Self-Centering Mortising Jig
This simple design makes on-the-mark mortises every time.
Synopsis: David Lehman’s mortising jig uses two vertically aligned, rotating circles with protruding metal bolts to center workpieces automatically and create matching mortises for use with loose tenons. It uses a simple stop-block setup to align mating pieces so that mortises will align precisely. To ensure lasting consistency, it is made of Baltic-birch plywood. Lehman explains how to build the jig and how to use spacers to vary mortise size and location so that it is possible to accurately cut narrow mortises, thick or offset pieces, and off-center mortises.
Recently, as I considered a set of bedroom furniture I was designing, I counted more than 50 mortise-and-tenon joints. I needed a way to make them as simply, precisely, and consistently as possible. To me, that meant using loose tenons; it’s much easier than with standard tenons. There are no shoulders to cut (and then fine-tune) for a perfect fit. There’s no need to add tenon length to rail length; just cut to exact shoulder-to-shoulder dimensions. And it’s easier to cut tenons separately than at the ends of rails.
All it takes is two perfectly matching mortises in mating pieces. and I decided a shopmade jig would do that job best.
My jig uses two vertically aligned, rotating circles with protruding metal bolts to center the rails automatically for end mortising. The enough to accept the widest piece to be end-mortised between the bolts that protrude from them. My circles are a bit over 6 in. dia. and can accommodate a board up to 5 in. wide between the bolts.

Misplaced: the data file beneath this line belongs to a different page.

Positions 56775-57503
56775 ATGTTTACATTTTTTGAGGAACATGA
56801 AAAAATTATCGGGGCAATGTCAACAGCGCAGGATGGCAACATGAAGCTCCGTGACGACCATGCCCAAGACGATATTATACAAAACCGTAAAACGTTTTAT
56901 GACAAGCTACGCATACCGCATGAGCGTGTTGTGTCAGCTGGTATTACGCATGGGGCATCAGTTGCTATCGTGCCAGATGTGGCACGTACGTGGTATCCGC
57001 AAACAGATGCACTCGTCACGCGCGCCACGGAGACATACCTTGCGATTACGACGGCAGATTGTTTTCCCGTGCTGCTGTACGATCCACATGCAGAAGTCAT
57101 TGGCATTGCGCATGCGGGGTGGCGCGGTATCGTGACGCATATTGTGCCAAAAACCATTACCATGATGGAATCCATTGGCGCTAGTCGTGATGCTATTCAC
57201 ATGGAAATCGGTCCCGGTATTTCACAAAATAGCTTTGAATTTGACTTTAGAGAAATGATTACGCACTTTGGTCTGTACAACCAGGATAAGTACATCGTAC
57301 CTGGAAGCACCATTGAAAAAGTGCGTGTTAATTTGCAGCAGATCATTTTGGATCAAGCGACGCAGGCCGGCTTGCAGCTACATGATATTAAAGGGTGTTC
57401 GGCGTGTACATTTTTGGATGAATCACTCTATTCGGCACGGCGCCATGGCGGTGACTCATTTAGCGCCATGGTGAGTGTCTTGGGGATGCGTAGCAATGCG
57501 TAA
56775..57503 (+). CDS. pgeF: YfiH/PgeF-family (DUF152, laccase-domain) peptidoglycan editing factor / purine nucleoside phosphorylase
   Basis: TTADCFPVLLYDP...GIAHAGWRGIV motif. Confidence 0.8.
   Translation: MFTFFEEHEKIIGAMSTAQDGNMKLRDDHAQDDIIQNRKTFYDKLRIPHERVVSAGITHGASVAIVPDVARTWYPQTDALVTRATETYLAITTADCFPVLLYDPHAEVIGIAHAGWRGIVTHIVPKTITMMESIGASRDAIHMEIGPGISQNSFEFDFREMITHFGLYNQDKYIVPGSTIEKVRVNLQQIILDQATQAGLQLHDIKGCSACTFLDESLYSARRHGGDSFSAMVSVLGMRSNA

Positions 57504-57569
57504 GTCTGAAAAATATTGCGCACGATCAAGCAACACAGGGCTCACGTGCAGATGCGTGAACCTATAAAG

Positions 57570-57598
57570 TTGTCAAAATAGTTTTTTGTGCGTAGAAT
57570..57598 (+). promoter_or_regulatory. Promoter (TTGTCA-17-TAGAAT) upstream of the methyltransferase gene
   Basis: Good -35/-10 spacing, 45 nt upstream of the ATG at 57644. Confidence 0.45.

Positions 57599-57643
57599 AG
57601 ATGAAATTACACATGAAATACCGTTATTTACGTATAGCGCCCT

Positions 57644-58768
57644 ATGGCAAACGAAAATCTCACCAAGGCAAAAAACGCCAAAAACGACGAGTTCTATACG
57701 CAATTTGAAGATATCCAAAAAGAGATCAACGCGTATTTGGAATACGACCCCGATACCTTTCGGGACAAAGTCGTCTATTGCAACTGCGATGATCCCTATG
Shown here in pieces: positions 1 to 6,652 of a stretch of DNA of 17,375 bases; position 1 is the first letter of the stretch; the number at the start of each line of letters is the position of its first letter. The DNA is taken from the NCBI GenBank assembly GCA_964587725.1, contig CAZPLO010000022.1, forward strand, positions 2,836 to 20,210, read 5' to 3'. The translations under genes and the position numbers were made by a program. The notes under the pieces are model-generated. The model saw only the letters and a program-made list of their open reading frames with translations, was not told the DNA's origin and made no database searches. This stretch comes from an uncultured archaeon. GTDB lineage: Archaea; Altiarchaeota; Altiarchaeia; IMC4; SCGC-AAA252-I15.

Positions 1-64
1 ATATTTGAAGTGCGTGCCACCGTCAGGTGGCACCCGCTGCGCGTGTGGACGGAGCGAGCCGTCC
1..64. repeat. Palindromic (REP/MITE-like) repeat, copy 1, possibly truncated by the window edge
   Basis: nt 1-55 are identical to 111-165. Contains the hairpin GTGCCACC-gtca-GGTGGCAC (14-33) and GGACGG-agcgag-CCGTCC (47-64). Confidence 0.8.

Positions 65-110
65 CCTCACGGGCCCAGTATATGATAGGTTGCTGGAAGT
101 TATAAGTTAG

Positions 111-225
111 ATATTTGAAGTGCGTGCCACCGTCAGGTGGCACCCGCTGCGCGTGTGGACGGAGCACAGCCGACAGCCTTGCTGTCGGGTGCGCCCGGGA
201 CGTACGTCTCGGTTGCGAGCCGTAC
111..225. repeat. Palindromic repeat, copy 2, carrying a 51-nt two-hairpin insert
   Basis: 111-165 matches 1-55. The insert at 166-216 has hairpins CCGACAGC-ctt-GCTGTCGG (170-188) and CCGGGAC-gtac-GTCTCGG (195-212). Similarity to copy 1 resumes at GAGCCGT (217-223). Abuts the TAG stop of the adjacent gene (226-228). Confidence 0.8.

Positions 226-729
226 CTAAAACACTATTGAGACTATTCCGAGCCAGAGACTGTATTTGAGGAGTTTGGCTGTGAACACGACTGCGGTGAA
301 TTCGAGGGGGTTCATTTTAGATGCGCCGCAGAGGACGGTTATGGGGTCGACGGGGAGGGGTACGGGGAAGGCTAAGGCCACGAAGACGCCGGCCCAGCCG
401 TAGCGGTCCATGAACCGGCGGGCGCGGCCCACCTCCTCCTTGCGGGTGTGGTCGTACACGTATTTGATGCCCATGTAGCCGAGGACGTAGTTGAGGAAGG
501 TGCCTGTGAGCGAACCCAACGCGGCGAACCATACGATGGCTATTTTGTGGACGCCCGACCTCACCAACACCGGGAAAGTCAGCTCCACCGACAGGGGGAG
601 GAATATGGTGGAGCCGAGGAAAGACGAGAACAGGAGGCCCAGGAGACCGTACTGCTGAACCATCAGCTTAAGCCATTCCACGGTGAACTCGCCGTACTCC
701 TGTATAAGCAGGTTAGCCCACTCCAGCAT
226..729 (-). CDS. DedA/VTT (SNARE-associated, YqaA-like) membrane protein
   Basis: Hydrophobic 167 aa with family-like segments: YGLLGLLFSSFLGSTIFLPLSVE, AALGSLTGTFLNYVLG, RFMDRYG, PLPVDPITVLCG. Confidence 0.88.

Start with the circles
The jig is centered on the circles, so begin by making them. They must be large enough to accept the widest piece to be end-mortised between the bolts that protrude from them. My circles are a bit over 6 in. dia. and can accommodate a board up to 5 in. wide between the bolts.
To make each circle, start by cutting a perfectly square blank slightly larger than the circle it will become.
Mark the center point of the square. Install a 5/8-in.-dia. Forstner bit in your drillpress chuck and make a counterbore as deep as the bolt head it will receive. Then switch to a 3/8-in. brad-point bit (or a spiral bit if your brad-points cut with their outside edges first) and drill a through-hole. Put the blank aside.
Cut a simple drilling jig from 3/4-in. wood or medium-density fiberboard (MDF) long enough to span the drill-press table from left to right. On the jig face, draw two parallel lines perpendicular to the front, separated by the distance between the circle blank’s center and an outside bolt hole.
Clamp a fence to the table and place the drilling jig against it, lining up the left-hand line with the drill bit. Drill a 3/8-in. throughhole on the line. Slide the drilling jig to the left and drill a second through-hole on the right-hand line. With the drill bit still in the hole, clamp the drilling jig to the table. Then, raise the bit out of the hole.
From Fine Woodworking #191
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